Saturday, 14 January 2017

Snow Joke!

One of my customers got home yesterday from visiting relatives in Canada, where 'winter' is more than just the name of a season. As she described life in a land of -30°C daytime temperatures and real snow I shuddered in horror. As far as I was concerned, yesterday was plenty cold enough. Around 4 or 5°C at best, with a hefty wind chill factor, I was togged up for work in fleece and body warmer, proper red hat and neoprene gloves. Meanwhile, in the midst of my suffering, one or two birders I know (who work indoors I should add) are lusting for freezing weather and snow. Why? Because it's great for birding. Unfortunately, this I cannot deny.

Back in 2010 we had a freeze at both ends of the year. The snow began on Jan 6, and on that day I walked from my home in Seaton, down to Black Hole Marsh, out onto the tramway and up the Axe valley to Colyford. There were just a couple of inches of snow, but it was enough to transform the landscape...

Black Hole Marsh that morning. That dark shape out there is an otter. It was diving through holes in the ice and catching small mullet.

The accompanying freeze saw an absolutely massive hard-weather displacement of birds, the biggest I've ever witnessed. Thousands and thousands of Fieldfares, Redwings, Meadow Pipits, Skylarks, Lapwings etc passed through our patch in just a few days. Axe biggies included a Smew and Bittern, the latter a patch tick for everyone I think. I recall watching a flock of c300 Lapwings fly purposefully southwards out over the sea; next stop: France. It was a few days of truly spectacular winter birding.

And then, in December, it froze again. At the start of the month a flock of up to 18 Woodlarks appeared in a field down in the valley, presumably driven off their normal wintering site on higher ground.

This bird - and its mates - avoided clumsy boots by scuttling out of the way.

On Dec 18 there was some more proper snow, tempting me once again to walk the forbidden path out to the tramway and up to Colyford...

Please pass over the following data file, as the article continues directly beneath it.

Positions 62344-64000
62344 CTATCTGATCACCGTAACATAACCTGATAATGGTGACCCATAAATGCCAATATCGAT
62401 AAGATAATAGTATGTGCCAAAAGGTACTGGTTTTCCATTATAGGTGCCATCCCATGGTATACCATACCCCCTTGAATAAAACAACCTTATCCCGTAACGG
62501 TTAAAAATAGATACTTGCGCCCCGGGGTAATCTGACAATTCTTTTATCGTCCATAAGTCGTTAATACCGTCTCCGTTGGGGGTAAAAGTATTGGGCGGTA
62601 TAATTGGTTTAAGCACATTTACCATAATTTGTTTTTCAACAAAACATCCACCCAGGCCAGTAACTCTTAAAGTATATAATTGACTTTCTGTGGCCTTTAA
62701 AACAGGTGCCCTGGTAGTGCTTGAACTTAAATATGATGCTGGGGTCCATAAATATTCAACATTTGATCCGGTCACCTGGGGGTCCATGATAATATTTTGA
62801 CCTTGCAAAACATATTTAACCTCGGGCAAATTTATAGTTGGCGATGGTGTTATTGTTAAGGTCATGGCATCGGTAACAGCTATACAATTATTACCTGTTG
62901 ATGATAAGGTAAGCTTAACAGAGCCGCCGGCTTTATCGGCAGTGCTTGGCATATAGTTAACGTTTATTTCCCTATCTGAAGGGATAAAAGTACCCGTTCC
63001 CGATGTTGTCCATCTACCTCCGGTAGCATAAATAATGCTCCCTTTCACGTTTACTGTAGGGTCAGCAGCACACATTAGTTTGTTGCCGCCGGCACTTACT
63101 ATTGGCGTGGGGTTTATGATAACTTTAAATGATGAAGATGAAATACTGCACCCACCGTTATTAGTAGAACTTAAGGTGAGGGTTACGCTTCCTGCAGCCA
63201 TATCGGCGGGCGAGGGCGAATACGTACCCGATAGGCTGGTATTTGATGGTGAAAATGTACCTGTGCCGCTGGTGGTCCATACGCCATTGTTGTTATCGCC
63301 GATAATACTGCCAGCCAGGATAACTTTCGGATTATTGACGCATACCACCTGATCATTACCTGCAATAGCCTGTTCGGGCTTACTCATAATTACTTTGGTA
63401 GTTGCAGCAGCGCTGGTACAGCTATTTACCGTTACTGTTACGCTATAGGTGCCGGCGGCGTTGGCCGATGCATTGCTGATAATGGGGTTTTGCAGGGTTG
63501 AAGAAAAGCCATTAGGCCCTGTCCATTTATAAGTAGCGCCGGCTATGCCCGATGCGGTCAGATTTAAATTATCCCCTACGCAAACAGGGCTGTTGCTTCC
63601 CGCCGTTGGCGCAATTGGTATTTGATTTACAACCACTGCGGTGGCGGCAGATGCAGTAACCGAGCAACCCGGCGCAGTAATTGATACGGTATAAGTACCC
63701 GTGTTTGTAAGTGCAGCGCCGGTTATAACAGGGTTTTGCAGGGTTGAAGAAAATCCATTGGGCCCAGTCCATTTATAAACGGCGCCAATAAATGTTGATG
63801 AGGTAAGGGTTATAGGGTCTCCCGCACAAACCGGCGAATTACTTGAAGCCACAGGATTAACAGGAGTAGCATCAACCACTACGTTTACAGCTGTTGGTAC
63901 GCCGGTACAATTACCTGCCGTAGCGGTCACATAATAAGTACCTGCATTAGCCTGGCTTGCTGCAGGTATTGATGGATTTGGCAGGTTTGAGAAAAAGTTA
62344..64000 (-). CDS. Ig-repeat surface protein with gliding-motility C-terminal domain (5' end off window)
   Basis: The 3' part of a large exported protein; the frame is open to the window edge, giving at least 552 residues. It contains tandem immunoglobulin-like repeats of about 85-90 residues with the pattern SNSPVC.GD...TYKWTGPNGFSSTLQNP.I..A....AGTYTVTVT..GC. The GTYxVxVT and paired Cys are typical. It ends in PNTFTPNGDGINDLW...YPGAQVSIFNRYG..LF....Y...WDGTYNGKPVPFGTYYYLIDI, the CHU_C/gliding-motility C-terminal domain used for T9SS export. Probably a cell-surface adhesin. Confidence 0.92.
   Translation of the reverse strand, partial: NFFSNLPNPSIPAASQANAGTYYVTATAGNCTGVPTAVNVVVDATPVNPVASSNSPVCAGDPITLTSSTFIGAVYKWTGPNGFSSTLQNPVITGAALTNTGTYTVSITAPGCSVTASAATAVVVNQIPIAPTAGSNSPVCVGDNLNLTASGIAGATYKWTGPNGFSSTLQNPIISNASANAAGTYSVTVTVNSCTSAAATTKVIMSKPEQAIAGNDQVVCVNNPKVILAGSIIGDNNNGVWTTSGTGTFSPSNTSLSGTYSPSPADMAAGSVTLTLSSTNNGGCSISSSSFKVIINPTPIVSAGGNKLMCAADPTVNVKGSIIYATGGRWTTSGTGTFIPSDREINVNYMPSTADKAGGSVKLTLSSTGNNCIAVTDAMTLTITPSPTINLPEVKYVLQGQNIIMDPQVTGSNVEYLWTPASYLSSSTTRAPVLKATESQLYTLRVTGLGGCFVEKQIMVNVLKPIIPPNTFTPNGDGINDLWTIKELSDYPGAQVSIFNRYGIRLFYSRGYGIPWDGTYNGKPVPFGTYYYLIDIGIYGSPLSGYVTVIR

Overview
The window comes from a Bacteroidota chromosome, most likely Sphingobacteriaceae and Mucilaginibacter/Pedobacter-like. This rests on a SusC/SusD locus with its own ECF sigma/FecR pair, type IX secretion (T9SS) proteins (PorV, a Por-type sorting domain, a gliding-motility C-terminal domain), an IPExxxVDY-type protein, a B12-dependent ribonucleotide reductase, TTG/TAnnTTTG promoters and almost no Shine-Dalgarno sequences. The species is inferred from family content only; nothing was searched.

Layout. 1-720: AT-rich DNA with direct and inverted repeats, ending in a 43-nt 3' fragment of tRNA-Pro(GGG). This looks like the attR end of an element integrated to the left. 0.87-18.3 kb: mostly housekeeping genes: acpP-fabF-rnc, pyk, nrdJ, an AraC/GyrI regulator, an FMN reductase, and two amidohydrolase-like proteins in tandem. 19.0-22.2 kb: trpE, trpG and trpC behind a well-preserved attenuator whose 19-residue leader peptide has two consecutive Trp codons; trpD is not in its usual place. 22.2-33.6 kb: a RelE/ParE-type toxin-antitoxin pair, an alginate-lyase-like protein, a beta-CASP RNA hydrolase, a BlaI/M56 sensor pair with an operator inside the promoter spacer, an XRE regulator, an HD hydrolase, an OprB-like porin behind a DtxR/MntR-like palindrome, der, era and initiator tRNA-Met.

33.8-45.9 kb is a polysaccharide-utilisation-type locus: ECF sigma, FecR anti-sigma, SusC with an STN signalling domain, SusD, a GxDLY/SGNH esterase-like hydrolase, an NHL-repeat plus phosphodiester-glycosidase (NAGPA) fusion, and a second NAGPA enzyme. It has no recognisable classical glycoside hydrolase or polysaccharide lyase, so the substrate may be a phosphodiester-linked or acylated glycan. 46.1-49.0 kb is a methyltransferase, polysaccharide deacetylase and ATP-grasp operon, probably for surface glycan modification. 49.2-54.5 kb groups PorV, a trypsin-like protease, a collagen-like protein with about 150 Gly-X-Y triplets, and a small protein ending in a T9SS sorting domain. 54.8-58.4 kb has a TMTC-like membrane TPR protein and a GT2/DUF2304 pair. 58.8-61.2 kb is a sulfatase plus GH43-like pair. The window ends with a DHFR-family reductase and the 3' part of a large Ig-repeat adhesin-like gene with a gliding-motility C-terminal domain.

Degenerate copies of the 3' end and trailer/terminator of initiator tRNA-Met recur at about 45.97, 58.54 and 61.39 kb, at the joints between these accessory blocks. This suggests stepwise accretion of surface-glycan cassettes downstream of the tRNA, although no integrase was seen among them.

View S across Black Hole Marsh from the naughty path.

Skylarks were on the move big-time. I counted some 11,250 passing through, many of them touching down for a short time in the Woodlark field, and fluked a Lapland Bunting among them too. Another six inches of snow on 20th pushed our Lapwing tally to 3,000...

Yep. No doubt about it, a good freeze-up is brilliant for birding.

But I doubt the birds themselves are too keen. Also, ice and snow are rubbish for cycling and fishing. And outdoor jobs. It's funny how your perspective changes according to circumstances. When I am once again fully up to date with work (and a birder!) then I shall welcome a big freeze with open arms. Meanwhile the prospect of such is snow joke!

2 comments:

  1. All credit to those who go out birding in those conditions Gav. I tend to peer out the window, think 'yuk!' and stay put.
    I'll settle for the birds in the garden. This morning I had a new bird for the garden - Moorhen - on the back lawn.

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    1. London birding in a freeze-up used to be superb, Ric. Sea-duck, divers, grebes and all sorts on the reservoirs and other big water bodies. I found my one and only London Lap Bunt in the snow at Queen Mother Res.

      By the way, as I know you've lived in your house for about sixty years I know that Moorhen must be a superb garden bird!

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